Welcome to the first day of the mini blog blitz for The Faerie Tree by Jane Cable, courtesy of Rachel’s Random Resources. Many thanks to Jane for my copy of the book.
It will be Izzie and her daughter Claire’s first Christmas without husband and father, Connor. They’ve just left the probate office and the town is busy with Christmas shoppers. With her sights set on the coffee shop Claire accidentally bumps into a homeless man on the street. She is confused. Does she know this man? Somehow she thinks she does recognise him.
Twenty years ago, before marriage and motherhood, Izzie and Robin met through their jobs and began a fledgling relationship which quickly developed. When circumstances intervened and Robin disappeared, Izzie was distraught. Now, realising the homeless man was who she thought, she resolves to find him and satisfy her curiosity about what happened all those years ago. She tracks Robin down to hospital where he is suffering from pneumonia and hypothermia. Realising life on the streets was no longer a possibility Izzie offers him the use of her spare room.
Robin and Izzie are both damaged by past events and hope this chance opportunity will enable them to make sense of what happened. Perhaps a love that never quite died can be resurrected. Could they be so lucky as to have a second chance? The story unfolds from both perspectives but strangely their memories differ significantly. Whose version of events is the true one? Both seem very plausible.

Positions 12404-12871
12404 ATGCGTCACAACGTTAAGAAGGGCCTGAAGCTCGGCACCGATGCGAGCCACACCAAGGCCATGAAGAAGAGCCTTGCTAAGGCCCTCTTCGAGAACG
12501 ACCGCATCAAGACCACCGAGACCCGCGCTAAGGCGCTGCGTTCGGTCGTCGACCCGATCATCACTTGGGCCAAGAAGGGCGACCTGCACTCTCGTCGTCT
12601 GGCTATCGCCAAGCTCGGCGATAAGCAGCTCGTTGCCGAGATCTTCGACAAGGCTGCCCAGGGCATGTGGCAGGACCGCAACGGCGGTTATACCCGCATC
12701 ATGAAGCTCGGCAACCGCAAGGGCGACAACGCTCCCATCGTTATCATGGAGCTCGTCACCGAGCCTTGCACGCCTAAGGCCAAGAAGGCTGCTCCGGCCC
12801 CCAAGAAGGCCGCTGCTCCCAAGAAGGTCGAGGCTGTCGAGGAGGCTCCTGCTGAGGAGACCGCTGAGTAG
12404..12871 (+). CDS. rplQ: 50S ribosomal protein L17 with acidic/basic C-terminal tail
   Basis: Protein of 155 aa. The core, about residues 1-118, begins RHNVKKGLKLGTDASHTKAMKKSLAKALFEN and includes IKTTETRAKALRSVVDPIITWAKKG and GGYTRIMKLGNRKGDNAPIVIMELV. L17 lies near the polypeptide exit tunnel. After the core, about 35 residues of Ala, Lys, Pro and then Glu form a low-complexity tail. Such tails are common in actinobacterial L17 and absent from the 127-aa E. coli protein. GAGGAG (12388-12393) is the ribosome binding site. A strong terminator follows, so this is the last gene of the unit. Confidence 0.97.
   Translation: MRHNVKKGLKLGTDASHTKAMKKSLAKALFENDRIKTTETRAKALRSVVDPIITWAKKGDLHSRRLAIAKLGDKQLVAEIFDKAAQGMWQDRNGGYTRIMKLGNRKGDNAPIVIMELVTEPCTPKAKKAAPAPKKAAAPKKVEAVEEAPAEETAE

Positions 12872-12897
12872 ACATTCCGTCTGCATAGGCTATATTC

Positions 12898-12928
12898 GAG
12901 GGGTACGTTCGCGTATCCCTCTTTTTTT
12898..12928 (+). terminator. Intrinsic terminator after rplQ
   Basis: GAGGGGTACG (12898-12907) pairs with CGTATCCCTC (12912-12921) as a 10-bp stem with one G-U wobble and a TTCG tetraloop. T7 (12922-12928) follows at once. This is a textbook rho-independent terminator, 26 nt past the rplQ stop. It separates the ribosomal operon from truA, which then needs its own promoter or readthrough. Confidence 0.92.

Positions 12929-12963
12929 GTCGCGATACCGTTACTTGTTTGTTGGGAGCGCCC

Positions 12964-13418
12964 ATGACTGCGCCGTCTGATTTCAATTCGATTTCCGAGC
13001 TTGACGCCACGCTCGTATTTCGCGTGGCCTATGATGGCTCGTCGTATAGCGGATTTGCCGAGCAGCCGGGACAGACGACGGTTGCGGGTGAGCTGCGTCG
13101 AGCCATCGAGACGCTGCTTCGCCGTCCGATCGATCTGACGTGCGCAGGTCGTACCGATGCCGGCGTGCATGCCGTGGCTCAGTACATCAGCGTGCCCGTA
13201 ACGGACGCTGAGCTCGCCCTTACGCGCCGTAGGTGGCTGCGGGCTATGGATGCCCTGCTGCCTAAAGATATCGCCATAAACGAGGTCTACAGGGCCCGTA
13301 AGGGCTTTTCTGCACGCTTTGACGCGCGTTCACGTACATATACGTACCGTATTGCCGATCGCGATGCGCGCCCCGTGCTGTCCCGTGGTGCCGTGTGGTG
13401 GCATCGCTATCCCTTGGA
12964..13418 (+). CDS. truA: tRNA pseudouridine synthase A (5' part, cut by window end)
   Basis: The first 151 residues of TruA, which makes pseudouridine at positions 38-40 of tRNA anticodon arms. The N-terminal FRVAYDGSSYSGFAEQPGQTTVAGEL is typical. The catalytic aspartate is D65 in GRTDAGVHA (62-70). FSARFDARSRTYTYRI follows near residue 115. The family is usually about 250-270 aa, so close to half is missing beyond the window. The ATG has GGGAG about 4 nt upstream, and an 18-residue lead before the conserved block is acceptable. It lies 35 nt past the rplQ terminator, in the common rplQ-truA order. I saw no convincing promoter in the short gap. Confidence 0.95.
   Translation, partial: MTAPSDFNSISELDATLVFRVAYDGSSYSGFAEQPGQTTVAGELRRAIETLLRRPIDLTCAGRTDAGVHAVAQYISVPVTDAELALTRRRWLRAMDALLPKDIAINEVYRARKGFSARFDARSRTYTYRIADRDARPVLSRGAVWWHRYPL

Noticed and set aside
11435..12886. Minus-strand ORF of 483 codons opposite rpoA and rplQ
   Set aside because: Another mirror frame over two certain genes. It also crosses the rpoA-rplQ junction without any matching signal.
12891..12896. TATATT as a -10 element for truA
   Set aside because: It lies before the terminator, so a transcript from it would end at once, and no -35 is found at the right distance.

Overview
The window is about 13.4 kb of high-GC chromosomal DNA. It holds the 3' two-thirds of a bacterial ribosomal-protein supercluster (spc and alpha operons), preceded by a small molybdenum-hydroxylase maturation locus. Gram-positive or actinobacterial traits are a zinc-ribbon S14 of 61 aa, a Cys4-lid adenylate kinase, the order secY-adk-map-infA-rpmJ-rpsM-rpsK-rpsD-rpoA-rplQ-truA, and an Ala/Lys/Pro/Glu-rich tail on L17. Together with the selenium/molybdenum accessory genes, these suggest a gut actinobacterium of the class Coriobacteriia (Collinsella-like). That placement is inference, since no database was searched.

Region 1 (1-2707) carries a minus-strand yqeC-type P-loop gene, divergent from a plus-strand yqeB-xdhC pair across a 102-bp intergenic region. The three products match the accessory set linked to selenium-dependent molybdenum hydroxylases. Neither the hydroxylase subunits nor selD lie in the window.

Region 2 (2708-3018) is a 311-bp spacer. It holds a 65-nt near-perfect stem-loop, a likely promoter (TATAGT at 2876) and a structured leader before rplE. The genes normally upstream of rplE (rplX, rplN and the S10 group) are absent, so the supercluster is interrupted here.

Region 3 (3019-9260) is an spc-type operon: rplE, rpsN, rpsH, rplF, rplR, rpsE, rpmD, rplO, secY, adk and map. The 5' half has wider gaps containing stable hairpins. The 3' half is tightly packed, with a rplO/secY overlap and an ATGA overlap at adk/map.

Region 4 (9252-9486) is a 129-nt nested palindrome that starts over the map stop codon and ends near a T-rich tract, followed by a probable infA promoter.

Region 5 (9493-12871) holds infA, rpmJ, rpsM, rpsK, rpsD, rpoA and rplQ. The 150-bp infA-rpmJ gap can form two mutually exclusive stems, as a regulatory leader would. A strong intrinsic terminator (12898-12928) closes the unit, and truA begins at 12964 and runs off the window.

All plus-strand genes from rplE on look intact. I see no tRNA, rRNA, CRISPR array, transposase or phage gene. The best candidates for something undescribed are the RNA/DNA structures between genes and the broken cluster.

The wonderfully described faerie tree, where people go to leave gifts and make wishes, is central to the story and I enjoyed the nod to folklore, paganism and the natural world and how it can help when a person is struggling. Robin and Izzie are compelling and extremely well drawn characters, two people whose lives have taken dramatically different turns since they first knew each other. The well paced narrative skips from present to past, filling in the gaps in both Robin’s and Izzie’s lives from when they originally met until the present, all the while observing the dynamics of their rekindled relationship. It was never obvious how things would play out with these two complex characters who are trying, each in their own way, to deal with grief and trauma. A very enjoyable and sensitively told story.
About the Book
In the winter of 2006, each carrying their own burden of grief, they stumble back into each other’s lives and try to create a second chance. But why are their memories of 1986 so different? And which one of them is right?
With strong themes of memory, love and grief, The Faerie Tree is a novel as gripping and unputdownable as Jane Cables first book, The Cheesemaker’s House, which won the Suspense & Crime category of The Alan Titchmarsh Shows Peoples Novelist competition. It is a story that will resonate with fans of romance, suspense, and folklore.
Jane Cable writes romantic fiction with the over-riding theme that the past is never dead. She published her first two books independently (the multi award winning The Cheesemaker’s House and The Faerie Tree) and is now signed by Sapere Books. Two years ago she moved to Cornwall to concentrate on her writing full time, but struggles a little in such a beautiful location. Luckily she’s discovered the joys of the plot walk.
If you’d like to enter the giveaway to win PB copies of The Faerie Tree and The Cheesemaker’s House (UK Only) please click the Rafflecopter link.
*Terms and Conditions –UK entries welcome. The winner will be selected at random via Rafflecopter from all valid entries and will be notified by Twitter and/or email. If no response is received within 7 days then Rachel’s Random Resources reserves the right to select an alternative winner. Open to all entrants aged 18 or over. Any personal data given as part of the competition entry is used for this purpose only and will not be shared with third parties, with the exception of the winners’ information. This will passed to the giveaway organiser and used only for fulfilment of the prize, after which time Rachel’s Random Resources will delete the data. I am not responsible for despatch or delivery of the prize.